Cookies on this website
We use cookies to ensure that we give you the best experience on our website. If you click 'Continue' we'll assume that you are happy to receive all cookies and you won't see this message again. Click 'Find out more' for information on how to change your cookie settings.

Dr Ioannis Spiliotis, Clinical Research Fellow and DPhil student at the Oxford Centre for Diabetes, Endocrinology and Metabolism, will be getting ‘Behind the Headlines’ about diabetes, fat and sugar on Thursday 16 November. He will examine what the causes of diabetes could be and explore the discoveries that have shaped our understanding of this disease.

© Shutterstock

One in 16 people in the UK are estimated to have diabetes, with 20% going undiagnosed. Yet with 10% of the NHS budget going towards diabetes care, a cure still seems elusive. In this talk we will examine what diabetes really is, what its causes could be, and what we can expect in the near future. We will also explore the discoveries that have shaped our understanding of this disease, and which transformed it from the death sentence it once was.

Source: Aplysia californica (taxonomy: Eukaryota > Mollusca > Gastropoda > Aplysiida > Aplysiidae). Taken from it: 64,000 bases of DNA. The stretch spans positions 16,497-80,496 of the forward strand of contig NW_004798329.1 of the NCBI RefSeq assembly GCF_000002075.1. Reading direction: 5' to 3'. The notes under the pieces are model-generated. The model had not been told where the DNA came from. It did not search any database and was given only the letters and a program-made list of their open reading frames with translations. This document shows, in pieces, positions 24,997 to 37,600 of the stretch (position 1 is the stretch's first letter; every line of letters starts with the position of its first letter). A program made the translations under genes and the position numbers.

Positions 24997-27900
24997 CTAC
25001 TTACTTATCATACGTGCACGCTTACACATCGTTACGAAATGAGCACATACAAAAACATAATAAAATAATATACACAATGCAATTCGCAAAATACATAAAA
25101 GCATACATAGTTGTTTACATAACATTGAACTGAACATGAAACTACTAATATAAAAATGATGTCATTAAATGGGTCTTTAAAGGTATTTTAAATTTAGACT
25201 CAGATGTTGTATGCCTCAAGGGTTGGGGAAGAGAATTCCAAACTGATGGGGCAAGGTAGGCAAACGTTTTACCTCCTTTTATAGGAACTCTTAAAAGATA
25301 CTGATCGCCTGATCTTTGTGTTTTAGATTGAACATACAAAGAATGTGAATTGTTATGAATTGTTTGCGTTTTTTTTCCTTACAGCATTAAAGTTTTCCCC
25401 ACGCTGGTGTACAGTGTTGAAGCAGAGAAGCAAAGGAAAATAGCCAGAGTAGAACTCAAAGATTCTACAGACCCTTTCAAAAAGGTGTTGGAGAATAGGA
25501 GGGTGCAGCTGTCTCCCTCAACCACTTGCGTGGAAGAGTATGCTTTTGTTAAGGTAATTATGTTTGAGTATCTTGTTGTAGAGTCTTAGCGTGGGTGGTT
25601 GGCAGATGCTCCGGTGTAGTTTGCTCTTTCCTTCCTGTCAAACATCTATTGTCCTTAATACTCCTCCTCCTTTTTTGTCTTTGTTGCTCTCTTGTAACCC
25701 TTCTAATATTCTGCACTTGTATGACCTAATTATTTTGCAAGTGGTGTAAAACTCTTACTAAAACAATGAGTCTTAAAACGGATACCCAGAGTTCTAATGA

The talk will take place 6.30pm - 7.30pm in Lecture Theatre 1, Academic Block, John Radcliffe Hospital, Headington, Oxford, OX3 9DU

You will be able to live stream the talk here.

We want to hear about your news!

Publishing a paper? Just won an award? Get in touch with


Similar stories

High blood sugar levels ‘reprogramme’ stem cells

Findings explain higher risk of heart attack in people with diabetes, even after treatment .

PTH infused insulin pump used as an alternative treatment for young patients with ADH1

Queen Mary University of London and OCDEM researchers develop alternative treatment for patients as young as three months.

Early blood-sugar levels in type 2 diabetes crucial for future prognosis

People who get type 2 diabetes need to gain control of their blood-sugar levels — fast. The years immediately after diagnosis are strikingly critical in terms of their future risk for heart attacks and death.